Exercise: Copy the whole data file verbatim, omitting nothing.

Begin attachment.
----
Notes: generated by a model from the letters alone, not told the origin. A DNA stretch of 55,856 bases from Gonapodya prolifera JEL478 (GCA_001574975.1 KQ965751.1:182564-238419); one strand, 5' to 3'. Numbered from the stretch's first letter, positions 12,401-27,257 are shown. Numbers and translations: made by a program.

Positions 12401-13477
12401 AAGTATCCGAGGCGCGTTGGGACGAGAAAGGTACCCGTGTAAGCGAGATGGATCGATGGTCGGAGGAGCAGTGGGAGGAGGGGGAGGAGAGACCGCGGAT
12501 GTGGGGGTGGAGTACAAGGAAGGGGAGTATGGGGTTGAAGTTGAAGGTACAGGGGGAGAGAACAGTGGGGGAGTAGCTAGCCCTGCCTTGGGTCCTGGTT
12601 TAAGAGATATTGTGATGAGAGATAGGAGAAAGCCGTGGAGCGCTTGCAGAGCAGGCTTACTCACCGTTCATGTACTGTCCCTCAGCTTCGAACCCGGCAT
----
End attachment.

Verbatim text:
Notes: generated by a model from the letters alone, not told the origin. A DNA stretch of 55,856 bases from Gonapodya prolifera JEL478 (GCA_001574975.1 KQ965751.1:182564-238419); one strand, 5' to 3'. Numbered from the stretch's first letter, positions 12,401-27,257 are shown. Numbers and translations: made by a program.

Positions 12401-13477
12401 AAGTATCCGAGGCGCGTTGGGACGAGAAAGGTACCCGTGTAAGCGAGATGGATCGATGGTCGGAGGAGCAGTGGGAGGAGGGGGAGGAGAGACCGCGGAT
12501 GTGGGGGTGGAGTACAAGGAAGGGGAGTATGGGGTTGAAGTTGAAGGTACAGGGGGAGAGAACAGTGGGGGAGTAGCTAGCCCTGCCTTGGGTCCTGGTT
12601 TAAGAGATATTGTGATGAGAGATAGGAGAAAGCCGTGGAGCGCTTGCAGAGCAGGCTTACTCACCGTTCATGTACTGTCCCTCAGCTTCGAACCCGGCAT